|Six Months in Prison for Protest|
for immediate release
March 13, 2013
Contact: Nico Udu-gama, 202-446-6632
SOA Watch Activists Nashua Chantal Sentenced to Six Months in Prison for Protest Against the School of the Americas (SOA/ WHINSEC)Magistrate Judge Stephen Hyles imposed the 6-month maximum for Nashua Chantal’s nonviolent crossing onto Fort Benning military base in Georgia to protest the continued operation of the notorious School of the Americas/ Western Hemisphere Institute for Security Cooperation.
Columbus, Georgia – On Wednesday, March 13, 2013, Nashua Chantal, a resident of Americus, Georgia, was found guilty of trespassing at Fort Benning, Georgia, during the Vigil to close the School of the Americas (SOA/ WHINSEC) in November 2012. Magistrate Judge Stephen Hyles disregarded the completely nonviolent nature of the protest, imposed the 6-month maximum sentence he is allowed on the 60 year-old carpenter and draftsman. Supporters in the court room started to sign civil rights songs following the announcement of the prison sentence by the judge, who immediately ordered the court room cleared, and the activists were removed from the courthouse.
Nashua Chantal crossed the barbed-wire fence at Fort Benning during the annual protest against the continued existence of the School of the Americas (renamed the Western Hemisphere Institute for Security Cooperation) in November 2012.
The SOA/WHINSEC is a military training facility that has turned out some of Latin America's most notorious killers and continues to be implicated in human rights abuses today.
In his sentencing statement, Mr. Chantal read examples of atrocities from during the dictatorship of Guatemala SOA graduate José Efraín Ríos Montt, the murder of Victor Jara by SOA graduates in Chile, and the barbaric acts of US trained forces in El Salvador.
SOA/WHINSEC graduates have recently been involved in the 2009 military coup and the ongoing systematic repression in Honduras, as well as extrajudicial executions in Colombia.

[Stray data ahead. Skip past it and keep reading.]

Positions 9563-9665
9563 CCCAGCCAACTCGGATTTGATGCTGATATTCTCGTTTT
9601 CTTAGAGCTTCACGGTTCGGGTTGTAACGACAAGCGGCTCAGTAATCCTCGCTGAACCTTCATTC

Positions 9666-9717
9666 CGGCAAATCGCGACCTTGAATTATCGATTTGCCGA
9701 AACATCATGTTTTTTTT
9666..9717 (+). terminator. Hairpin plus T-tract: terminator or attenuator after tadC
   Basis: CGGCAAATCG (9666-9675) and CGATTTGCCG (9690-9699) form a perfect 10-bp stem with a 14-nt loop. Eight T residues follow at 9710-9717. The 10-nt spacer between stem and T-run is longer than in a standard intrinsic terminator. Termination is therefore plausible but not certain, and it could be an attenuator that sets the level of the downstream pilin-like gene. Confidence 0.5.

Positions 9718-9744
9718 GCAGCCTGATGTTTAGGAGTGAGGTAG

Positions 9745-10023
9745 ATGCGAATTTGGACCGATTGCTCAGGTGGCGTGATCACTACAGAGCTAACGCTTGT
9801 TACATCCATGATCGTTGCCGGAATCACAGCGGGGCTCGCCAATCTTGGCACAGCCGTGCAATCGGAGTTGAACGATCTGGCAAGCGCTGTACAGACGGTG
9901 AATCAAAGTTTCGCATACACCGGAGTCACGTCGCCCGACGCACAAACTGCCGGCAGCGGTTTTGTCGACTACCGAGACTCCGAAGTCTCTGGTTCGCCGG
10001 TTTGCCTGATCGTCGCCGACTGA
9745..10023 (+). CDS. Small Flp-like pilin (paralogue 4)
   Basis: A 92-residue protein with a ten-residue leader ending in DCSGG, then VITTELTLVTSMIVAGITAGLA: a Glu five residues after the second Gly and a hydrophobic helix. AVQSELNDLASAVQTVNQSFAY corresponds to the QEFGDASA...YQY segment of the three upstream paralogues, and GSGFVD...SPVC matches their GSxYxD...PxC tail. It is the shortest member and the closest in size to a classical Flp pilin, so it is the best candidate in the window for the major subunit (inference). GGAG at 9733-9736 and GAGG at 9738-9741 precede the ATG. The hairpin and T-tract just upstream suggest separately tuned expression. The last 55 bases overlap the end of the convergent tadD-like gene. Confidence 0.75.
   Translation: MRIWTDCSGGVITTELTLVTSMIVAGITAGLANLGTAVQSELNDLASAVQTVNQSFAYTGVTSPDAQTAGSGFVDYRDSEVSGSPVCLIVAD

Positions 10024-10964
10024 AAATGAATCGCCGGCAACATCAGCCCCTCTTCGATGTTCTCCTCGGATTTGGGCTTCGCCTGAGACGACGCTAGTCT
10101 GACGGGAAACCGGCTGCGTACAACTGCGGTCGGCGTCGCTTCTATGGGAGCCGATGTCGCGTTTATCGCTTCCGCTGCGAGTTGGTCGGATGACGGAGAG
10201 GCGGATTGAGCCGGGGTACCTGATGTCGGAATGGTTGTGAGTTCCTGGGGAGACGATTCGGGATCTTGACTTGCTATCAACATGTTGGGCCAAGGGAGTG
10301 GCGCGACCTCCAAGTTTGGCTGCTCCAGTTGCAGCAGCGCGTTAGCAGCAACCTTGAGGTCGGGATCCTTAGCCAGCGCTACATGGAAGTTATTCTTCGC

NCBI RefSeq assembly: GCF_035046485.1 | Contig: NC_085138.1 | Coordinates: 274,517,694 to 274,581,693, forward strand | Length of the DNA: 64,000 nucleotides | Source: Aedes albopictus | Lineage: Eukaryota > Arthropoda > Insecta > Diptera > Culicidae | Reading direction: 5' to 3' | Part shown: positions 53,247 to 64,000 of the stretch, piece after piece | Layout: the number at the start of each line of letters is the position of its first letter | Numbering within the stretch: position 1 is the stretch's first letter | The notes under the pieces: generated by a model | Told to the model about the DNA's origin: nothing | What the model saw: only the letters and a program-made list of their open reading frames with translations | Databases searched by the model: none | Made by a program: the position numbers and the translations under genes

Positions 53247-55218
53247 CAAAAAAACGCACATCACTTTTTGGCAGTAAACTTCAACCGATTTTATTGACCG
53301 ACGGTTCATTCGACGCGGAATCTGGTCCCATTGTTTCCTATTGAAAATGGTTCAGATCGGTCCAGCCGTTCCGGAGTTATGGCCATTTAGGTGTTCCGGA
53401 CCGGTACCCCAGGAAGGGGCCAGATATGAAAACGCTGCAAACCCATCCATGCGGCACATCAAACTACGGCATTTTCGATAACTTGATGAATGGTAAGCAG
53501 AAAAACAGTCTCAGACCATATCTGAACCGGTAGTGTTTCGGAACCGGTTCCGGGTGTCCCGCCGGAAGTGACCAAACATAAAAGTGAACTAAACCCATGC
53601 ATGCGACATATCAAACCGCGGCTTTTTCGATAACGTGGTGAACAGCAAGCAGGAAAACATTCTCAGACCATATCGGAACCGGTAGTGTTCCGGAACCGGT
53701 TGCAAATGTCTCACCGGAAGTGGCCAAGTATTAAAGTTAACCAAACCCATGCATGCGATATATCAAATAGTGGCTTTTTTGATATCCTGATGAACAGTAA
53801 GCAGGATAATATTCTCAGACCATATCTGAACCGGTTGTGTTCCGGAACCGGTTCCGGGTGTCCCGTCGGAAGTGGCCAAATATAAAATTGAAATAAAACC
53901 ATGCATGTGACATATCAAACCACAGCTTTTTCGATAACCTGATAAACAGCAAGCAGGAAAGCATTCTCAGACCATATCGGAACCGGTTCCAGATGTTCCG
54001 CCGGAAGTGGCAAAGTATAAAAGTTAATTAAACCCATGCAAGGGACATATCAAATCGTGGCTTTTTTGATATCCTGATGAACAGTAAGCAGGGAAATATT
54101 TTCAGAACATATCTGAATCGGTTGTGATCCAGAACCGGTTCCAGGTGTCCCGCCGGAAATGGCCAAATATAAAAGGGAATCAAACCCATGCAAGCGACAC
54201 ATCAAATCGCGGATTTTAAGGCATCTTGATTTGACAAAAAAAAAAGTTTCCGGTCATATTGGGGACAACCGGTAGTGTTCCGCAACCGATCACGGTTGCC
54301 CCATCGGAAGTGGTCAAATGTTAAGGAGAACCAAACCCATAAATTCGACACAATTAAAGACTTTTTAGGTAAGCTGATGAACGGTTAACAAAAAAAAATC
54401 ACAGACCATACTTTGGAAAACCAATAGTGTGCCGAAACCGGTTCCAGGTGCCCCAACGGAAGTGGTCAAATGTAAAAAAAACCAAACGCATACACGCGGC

Over 300 people have been sentenced for their nonviolent and peaceful acts of civil disobedience against the SOA/WHINSEC. Since assuming his judgeship in 2010, Judge Hyles has highlighted the political nature of the trial by handing out the maximum six-month sentence. In contrast, not one person who has trained Latin American officials implicated in killings in their own country has ever been held accountable for their acts.
Last year’s mobilization included a rally on Saturday, November 17, where thousands came together at the gates of the School of the Americas (SOA/ WHINSEC), and culminated on Sunday, November 18 with a symbolic funeral procession to commemorate the victims of SOA/ WHINSEC violence and U.S. militarization. It was during the procession that Chantal carried his message—“Study war no more”—onto the grounds of the base.
This month, Rep. Jim McGovern (D-MA) will introduce legislation in the U.S. House of Representatives to suspend operations at the school and investigate human rights abuses in Latin America.
SOA Watch is an independent organization that seeks to close the US Army School of the Americas, under whatever name it is called, through vigils and fasts, demonstrations and nonviolent protest, as well as media and legislative work.
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